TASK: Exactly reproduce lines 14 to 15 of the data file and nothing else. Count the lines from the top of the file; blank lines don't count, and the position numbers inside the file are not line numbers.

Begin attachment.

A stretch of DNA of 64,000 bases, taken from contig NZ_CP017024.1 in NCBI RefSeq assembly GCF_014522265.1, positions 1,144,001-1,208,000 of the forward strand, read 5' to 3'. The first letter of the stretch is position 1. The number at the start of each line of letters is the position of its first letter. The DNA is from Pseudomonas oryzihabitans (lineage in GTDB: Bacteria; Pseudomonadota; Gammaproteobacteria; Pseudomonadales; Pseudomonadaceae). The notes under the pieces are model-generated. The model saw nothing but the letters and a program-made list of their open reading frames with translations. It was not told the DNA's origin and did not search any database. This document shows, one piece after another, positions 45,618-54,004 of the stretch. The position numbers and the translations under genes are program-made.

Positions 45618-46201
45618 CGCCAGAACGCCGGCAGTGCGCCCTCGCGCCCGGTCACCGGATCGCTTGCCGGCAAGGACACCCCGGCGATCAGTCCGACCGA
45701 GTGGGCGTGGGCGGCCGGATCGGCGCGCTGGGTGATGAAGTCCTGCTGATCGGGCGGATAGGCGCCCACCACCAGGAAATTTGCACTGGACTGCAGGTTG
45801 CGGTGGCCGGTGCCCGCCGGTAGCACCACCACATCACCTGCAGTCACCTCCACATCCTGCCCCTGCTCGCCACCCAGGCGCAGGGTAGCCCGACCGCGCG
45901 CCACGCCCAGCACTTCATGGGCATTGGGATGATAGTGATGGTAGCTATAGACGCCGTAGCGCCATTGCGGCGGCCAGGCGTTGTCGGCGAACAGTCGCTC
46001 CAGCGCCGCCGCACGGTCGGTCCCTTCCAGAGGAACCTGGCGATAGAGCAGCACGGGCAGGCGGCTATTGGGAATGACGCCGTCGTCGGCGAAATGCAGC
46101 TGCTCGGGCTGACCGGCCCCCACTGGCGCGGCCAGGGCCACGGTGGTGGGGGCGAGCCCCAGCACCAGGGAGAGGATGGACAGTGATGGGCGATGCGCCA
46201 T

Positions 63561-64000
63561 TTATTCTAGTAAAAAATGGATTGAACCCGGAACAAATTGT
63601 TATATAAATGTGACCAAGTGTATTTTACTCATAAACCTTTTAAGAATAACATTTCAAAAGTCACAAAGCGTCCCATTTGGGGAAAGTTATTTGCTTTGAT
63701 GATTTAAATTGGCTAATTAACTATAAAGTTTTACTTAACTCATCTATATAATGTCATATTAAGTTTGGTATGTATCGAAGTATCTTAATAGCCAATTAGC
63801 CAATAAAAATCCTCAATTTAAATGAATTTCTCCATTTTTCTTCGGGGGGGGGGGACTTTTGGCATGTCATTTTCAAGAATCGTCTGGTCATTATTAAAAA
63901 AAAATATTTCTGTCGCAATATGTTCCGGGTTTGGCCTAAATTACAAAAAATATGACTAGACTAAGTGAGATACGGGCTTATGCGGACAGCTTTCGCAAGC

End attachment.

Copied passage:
63801 CAATAAAAATCCTCAATTTAAATGAATTTCTCCATTTTTCTTCGGGGGGGGGGGACTTTTGGCATGTCATTTTCAAGAATCGTCTGGTCATTATTAAAAA
63901 AAAATATTTCTGTCGCAATATGTTCCGGGTTTGGCCTAAATTACAAAAAATATGACTAGACTAAGTGAGATACGGGCTTATGCGGACAGCTTTCGCAAGC